What is there to say about Alex Lozowski that hasn’t already been said in his professional career?
Having begun his journey in the Championship with Yorkshire Carnegie (now Leeds Tykes), Lozowski has since followed in the footsteps of his father, Rob, in playing for Wasps for two seasons and then moving to Saracens.
It is at Sarries where the 27-year-old has thrived the most, as up to the point of joining Mark McCall’s dynasty, the versatile back had always been thought of as a ‘good player’, but never a great one.
After his first season in North London, Lozowski was called up to Eddie Jones’ England squad to tour Argentina. With a large contingent of the country's key players away with the British and Irish Lions in New Zealand, this was an opportunity to impress against the Pumas.
Starting the first Test at inside centre, just a week later, Lozowski was replaced by Piers Francis in the No.12 shirt and the Northampton Saint fully grasped his chance as he became a part of Jones’ plans for the 2019 Rugby World Cup.
The last time Lozowski represented his country was against Japan in 2018 and part of the problem for the talented individual has been finding his best positions on the field.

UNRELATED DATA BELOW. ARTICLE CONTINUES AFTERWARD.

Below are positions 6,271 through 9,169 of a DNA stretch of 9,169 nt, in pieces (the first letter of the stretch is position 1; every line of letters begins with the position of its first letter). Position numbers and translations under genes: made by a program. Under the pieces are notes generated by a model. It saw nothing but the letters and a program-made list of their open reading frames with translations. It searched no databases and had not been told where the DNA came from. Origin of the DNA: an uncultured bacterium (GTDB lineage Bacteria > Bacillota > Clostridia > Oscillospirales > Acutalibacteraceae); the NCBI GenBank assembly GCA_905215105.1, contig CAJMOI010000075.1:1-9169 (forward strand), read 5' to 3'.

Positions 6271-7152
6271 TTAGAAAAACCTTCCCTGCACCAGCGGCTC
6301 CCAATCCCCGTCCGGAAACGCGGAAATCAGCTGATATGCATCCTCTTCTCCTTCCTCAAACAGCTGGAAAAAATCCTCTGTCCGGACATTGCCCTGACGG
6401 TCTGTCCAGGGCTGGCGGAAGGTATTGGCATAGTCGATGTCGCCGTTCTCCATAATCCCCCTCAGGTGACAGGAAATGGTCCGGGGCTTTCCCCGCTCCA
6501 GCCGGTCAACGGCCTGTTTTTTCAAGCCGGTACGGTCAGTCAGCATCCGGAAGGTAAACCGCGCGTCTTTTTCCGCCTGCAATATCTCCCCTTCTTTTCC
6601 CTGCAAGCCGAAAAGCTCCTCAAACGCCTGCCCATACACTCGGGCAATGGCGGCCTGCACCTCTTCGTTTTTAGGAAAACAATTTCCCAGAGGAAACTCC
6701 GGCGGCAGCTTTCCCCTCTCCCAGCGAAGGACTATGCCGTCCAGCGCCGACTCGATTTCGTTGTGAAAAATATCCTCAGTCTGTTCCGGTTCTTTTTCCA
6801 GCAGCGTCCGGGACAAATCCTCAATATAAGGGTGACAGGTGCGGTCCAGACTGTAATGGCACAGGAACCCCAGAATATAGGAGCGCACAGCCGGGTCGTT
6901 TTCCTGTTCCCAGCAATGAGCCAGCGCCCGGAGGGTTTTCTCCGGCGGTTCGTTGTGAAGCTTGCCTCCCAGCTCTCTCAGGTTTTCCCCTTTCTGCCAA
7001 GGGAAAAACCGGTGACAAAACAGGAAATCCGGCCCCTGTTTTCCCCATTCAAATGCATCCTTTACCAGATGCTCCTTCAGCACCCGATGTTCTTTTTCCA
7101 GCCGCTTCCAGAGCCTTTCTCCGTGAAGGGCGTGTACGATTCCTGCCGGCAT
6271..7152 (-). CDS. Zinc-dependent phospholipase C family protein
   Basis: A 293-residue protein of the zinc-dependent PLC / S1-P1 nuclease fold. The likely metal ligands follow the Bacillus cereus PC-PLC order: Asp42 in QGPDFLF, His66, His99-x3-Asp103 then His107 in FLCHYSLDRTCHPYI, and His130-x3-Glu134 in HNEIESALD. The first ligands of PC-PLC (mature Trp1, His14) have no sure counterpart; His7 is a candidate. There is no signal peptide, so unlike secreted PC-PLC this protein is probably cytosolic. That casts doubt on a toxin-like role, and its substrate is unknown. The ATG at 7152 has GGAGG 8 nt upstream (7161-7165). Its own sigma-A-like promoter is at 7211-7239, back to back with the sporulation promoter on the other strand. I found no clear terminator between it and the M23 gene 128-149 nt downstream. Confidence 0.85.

In Leeds, he was deployed as a creative full-back, then at Wasps, he split his time between fly-half and centre, with Jimmy Gopperth’s presence and the impending arrival of Danny Cipriani providing the catalyst for a move to Saracens.
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There we have seen Lozowski thrive as he has kept established internationals out of the starting side but still there was no call from Jones or England, so when the opportunity came to essentially take a gap year in France whilst Saracens were in the Championship, he took it.
Describing Montpellier’s season up to this point as a ‘rollercoaster’, Lozowski perhaps wasn’t expecting the 12 months he has had. For much of the 2020/21 campaign, the French club have been in a dog fight at the foot of the Top 14 table and have only recently been able to avoid the clutches of a potential face-off with a ProD2 side.
Having been in France for nearly a year and playing regularly at fly-half due to Handre Pollard’s absence through injury, Lozowski has impressed during his time in southern France and he is now looking forward to a return to England this weekend.